It is also interesting to know that at this time in history, “…many women died in childbirth and of disease…” (Hurlburt 2007). This is according to Holly S. Hurlburt who wrote the article, “A Renaissance for Renaissance Women?” Hurlburt also says that the rich families usually hired wet-nurses. This shows why Shakespeare puts such an emphasis on the role of masculinity within a family, due to the lack of femininity. Katharina wants to be able to make her own decisions because she has seen her father do that her entire life. It is also hard to want to become something that has never truly been represented or explained in any specific terms throughout one’s life. Without seeing how a woman really carried herself, up close and personal, Katharina is unable to find any relate ability in what she can only assume (and which is obviously true for the time period) is a role of submissive, powerless, and obedient actions.
The issues that Katharina and Petruchio have are also closely related to how Katharina’s relationship was with her father. Because they had a bad relationship, that hatred for men (which Katharina has) carries over to actually specific hatred towards Petruchio. At first Katharina really does seem to hate Petruchio and they throw back insults at each other. However, that soon changes as Katharina realizes that she cannot fight against this issue, surrendering to the arranged marriage. Once Katharina and Petruchio are married he starts to treat her more and more poorly by the day. Oddly enough, on the surface it seems that Katharina’s experiences with her father prepare her for her relationship with Petruchio and makes her becoming the ideal and proper lady like life that much easier. Yet, the reader might have to ask themselves why would a character like Katharina, who is so clearly passionate, rebellious, and anti-social, to say the least, just change so quickly into a character with a totally new personality, attitude, and way of life? That is were the ending comes into play. At the end of the play, it seems that both sisters have changed their ways, but then they barely show that little glimmer of hope that their real selves are still inside of them. In this example, Katharina’s and Bianca’s personalities are just shifted from being public all of the time to being private in order to hold on to their old ways of life.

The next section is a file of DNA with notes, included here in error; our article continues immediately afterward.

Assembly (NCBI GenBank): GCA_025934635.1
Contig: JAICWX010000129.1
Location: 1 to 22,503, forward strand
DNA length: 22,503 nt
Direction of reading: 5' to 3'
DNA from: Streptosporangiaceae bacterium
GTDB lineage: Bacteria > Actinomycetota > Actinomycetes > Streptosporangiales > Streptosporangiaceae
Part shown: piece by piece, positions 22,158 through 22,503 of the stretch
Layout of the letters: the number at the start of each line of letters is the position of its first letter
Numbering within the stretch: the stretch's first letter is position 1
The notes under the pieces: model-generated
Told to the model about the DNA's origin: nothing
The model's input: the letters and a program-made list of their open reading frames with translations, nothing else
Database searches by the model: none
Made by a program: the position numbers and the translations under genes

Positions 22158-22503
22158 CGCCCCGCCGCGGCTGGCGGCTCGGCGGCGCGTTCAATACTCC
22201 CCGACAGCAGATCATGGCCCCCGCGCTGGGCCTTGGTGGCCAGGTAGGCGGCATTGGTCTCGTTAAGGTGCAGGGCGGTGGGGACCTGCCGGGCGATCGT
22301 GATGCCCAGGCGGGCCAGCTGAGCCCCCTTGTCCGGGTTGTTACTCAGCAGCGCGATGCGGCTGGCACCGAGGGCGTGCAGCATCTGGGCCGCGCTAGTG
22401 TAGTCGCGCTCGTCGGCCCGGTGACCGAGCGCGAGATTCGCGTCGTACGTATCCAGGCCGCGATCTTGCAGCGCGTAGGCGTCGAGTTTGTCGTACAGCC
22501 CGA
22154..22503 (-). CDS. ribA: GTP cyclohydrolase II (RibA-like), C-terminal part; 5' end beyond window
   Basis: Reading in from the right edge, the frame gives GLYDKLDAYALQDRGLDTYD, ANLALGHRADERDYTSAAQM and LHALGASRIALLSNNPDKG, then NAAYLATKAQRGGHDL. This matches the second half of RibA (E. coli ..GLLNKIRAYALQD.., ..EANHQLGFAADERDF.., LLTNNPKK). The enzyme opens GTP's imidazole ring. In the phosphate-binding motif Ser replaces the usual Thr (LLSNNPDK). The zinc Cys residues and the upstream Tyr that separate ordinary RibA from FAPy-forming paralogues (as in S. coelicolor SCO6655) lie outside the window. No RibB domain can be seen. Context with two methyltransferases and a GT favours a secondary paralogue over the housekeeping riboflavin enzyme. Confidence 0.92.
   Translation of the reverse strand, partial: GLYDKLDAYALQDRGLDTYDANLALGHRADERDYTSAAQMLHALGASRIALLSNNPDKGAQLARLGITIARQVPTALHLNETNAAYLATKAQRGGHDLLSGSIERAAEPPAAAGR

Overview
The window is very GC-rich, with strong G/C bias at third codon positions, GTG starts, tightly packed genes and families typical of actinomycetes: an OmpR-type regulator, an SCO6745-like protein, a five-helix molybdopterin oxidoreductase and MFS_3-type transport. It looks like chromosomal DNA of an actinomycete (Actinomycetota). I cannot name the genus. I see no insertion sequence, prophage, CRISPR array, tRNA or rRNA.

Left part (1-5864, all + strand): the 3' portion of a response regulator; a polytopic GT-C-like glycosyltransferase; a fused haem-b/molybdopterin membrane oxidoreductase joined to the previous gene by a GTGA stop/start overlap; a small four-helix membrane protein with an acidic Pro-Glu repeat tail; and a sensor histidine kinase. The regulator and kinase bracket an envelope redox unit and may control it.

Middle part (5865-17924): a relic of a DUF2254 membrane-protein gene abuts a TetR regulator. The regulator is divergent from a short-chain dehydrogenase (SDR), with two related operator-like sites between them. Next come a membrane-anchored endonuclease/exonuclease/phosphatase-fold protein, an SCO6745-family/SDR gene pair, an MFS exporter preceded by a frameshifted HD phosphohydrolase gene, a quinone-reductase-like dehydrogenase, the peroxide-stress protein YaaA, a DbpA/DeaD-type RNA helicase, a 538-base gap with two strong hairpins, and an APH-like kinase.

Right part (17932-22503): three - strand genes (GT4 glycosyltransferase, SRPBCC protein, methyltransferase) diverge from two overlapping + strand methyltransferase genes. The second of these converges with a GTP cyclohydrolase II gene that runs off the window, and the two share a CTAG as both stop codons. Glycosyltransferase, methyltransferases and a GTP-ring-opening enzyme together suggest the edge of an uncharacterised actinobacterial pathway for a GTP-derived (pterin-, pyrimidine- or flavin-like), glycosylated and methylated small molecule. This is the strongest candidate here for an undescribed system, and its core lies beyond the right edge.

The broadest struggle of power occurs between Katharina and society, in a general or overview like sense. True, this character’s personality, attitude, and way of life are dependent on how her life is specifically played out, but that was not Shakespeare’s only facet, moral, or lesson within this play. Shakespeare wants to show the audience that during the Renaissance gender roles were very much relied on for comfort and familiarity, which is understandable. If there were women that behaved the way Katharina did then they were most likely “corrected” in the error of their ways, and it was probably done fairly quickly. Gender roles serve a purpose of being easy and safe for society as a whole, but that rationale does not make it the right way to live individually, nor the way that should be forced upon others. Katharina noticed this problem, while being unhappy with the way she was expected to present herself, and decided to stand up for a change. Her courage is phenomenal and something that is very rare especially for the time period. Shakespeare makes it obvious that the readers are supposed to like Katharina, and be able to sympathize with her and her very socially recognizable and personally familiar problems (especially if the reader is a woman).